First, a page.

Healthy nutrition provides proper growth and development to all living beings, contributing to the strengthening of health and disease prevention.

According to WHO, it is necessary to increase the amount of fruits, vegetables, fish, whole grains and nuts in the diet. It is also necessary to limit the consumption of processed meats, red meat, sugary drinks and, in general, products with a lot of added sugar, salt or alcohol. 

Poor nutritional quality can deteriorate health and make us develop certain pathologies. 

What we fail to understand is how, when information on good nutrition is available, the incidence of associated diseases continues to increase. 

Traditional economic analysis cannot explain why many people choose risky behaviors that can harm their health. For this reason, more and more scientists around the world are focusing on behavioral economics, which tries to explain why people behave irrationally.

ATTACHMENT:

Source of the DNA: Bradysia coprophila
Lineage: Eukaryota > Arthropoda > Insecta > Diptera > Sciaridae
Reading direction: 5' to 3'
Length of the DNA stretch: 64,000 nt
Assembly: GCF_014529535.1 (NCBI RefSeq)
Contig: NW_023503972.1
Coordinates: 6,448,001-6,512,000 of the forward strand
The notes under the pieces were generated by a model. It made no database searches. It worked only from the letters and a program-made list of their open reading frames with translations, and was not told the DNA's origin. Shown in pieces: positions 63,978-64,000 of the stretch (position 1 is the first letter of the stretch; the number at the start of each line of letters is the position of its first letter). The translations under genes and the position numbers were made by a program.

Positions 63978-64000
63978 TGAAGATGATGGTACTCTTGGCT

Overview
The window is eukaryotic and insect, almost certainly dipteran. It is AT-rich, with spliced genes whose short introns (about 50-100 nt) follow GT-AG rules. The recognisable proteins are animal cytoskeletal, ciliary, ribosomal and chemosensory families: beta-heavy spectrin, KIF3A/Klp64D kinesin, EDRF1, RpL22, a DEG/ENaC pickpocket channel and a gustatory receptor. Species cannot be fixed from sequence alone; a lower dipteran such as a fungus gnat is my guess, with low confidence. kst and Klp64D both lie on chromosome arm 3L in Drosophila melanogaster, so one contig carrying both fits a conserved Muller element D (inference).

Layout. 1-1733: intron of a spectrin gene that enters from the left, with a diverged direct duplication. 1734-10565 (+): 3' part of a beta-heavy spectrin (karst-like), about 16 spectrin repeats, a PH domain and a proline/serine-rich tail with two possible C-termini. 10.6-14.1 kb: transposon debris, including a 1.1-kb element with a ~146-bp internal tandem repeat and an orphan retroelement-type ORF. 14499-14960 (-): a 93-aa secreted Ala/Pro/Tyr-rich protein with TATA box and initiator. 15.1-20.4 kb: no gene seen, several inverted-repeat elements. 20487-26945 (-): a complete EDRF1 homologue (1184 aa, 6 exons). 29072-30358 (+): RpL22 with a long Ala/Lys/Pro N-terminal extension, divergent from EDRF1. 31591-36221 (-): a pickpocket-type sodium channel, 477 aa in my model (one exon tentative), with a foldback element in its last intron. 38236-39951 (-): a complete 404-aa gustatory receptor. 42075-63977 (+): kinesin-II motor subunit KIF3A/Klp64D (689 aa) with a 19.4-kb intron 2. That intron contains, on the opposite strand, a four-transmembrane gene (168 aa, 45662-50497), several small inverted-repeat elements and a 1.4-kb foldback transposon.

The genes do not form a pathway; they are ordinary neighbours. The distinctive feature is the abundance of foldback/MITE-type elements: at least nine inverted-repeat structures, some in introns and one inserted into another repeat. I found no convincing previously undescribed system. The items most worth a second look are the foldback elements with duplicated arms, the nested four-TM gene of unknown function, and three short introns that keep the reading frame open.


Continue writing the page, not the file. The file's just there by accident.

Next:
In the book “Nudge” by Thaler and Sunstein, the idea appears that understanding how people make decisions can be used to encourage them to make the right decisions, without limiting freedom of choice.

Authors discuss, in an attempt to provide new insights, some interesting data they obtained from a study conducted with students at Sumy University. 

First, it is important to understand that environmental factors such as the social environment, the presence and level of distractions, and even lighting, can affect people’s food choices. Therefore, some of these factors can consequently be used to “nudge” people toward rational choices. 

For example, low-nutrient fatty products are currently widely available, inexpensive, and sold in large quantities. This makes people opt more often for them, even if they are trying to maintain a good diet. It is also important to consider the fact that people tend to be overly optimistic about their health in the future, constantly postponing the abandonment of negative eating habits, leaving them “for tomorrow”.